The Georgia Tech win was interesting because they again looked like the team they were early in the year, using their depth and quickness to flumox the opposition. Back in January, GT was as hot as any team in the country and a favorite on SportsCenter (well, Isma’il Muhammad was). Then, they added Arizona transfer Will Bynum to their lineup. I was worried at the time, and my concerns seemed to come to bear. It’s always dangerous to add a significant piece to a team that’s already playing well. Bynum is very good and he quickly took key minutes from both Jarett Jack and Muhammed. Both Jack and Muhammad had been key pieces to Tech’s early success, forming (along with BJ Elder) one of the top backcourts in the country. So, while Bynum looked really good, he affected the team chemistry. Particularly, I think he hurt the team because he’s a strong scoring guard, a Stephon Marbury type, who looks good, but hurts his team because he doesn’t pass enough. When the point guard is driving and shooting every time he has the ball, the other guys start standing around on offense and get frustrated.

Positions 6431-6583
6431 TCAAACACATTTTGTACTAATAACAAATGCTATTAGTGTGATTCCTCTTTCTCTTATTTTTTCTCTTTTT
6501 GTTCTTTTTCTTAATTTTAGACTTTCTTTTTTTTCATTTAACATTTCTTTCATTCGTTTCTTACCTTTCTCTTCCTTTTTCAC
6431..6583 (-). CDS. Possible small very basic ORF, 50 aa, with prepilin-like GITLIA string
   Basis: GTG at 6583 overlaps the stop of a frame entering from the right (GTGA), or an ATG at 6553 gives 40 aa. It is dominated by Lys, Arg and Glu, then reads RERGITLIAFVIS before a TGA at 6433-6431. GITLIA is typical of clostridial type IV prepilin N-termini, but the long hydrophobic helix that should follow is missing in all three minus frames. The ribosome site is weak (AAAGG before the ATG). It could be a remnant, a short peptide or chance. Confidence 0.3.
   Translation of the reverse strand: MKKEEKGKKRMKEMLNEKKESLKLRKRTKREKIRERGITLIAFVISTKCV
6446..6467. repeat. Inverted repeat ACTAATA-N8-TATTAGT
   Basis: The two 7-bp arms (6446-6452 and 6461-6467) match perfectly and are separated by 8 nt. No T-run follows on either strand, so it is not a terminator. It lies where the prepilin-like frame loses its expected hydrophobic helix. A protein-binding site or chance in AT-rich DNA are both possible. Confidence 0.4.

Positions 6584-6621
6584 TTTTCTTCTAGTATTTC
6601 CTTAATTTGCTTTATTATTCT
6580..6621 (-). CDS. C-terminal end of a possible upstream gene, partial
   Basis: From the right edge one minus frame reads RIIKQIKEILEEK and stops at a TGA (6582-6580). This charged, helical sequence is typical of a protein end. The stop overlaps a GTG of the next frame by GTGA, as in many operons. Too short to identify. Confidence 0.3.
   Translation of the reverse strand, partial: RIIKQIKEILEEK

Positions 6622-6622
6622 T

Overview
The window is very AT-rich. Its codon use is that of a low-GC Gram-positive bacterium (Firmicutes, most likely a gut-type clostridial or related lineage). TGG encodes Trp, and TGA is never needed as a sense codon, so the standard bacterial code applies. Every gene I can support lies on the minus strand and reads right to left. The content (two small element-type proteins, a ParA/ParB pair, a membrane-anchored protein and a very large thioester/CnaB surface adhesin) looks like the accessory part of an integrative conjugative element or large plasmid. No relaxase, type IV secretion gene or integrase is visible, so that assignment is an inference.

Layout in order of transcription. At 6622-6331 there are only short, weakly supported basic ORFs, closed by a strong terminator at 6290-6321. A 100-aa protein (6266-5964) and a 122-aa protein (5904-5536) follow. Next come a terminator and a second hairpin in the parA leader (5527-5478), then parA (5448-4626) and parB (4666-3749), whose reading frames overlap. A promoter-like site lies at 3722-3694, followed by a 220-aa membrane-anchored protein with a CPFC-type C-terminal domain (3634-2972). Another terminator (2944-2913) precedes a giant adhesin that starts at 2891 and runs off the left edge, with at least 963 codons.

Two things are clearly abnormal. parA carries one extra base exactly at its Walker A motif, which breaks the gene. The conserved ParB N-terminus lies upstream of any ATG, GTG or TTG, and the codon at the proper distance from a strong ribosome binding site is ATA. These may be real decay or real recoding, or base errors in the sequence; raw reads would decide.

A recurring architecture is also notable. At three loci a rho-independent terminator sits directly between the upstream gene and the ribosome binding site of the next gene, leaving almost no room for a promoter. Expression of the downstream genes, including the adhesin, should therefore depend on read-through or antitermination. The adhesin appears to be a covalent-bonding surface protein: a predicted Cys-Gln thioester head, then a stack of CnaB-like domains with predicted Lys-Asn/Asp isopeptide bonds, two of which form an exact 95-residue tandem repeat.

Back to last night – Bynum played only 14 minutes and GT looked like the team of old. Coincidence? Maybe, but I wouldn’t be surprised to see his minutes stay down below 15 for the rest of the season.
As for the MD – State game, it goes back to what I’ve always said. In an ACC game, if one team clearly needs the game more than the other, that team usually wins. MD had to have that game to keep their NCAA hopes strong, while State really didn’t have much to play for. They were pretty much locked into second in the conference and their NCAA bid was locked up long ago.
So, now there are three ACC teams at 6-9 (FSU, MD and UVA) with one game to go. UVA plays at MD and FSU travels to GT. It’ll be interesting to see which combination of 1 or 2 of those teams makes the tourney. I’ll post an RPI analysis a bit later.
No one say a word, but with an 84-82 win over #11 Wake Forest tonight, UVA has moved up onto the NCAA bubble. They are now 6-9 in the ACC. Their only remaining regular season game is at Maryland. It would be yet another upset, but considering they have beaten Georgia Tech, UNC and now Wake in the second half of the season, it’s not unimaginable. If Virginia did manage to win that game, they’d be 7-9 and very tough to overlook for a bid.
This late season run by UVA has to rank as one of the most surprising stories of the season, in a season full of surprises. A month ago, UVA looked dead, and everyone was ready to bid farewell to Pete Gillen. Now, they have not only secured an NIT bid, but they are one win away from a likely NCAA bid. Pretty amazing stuff.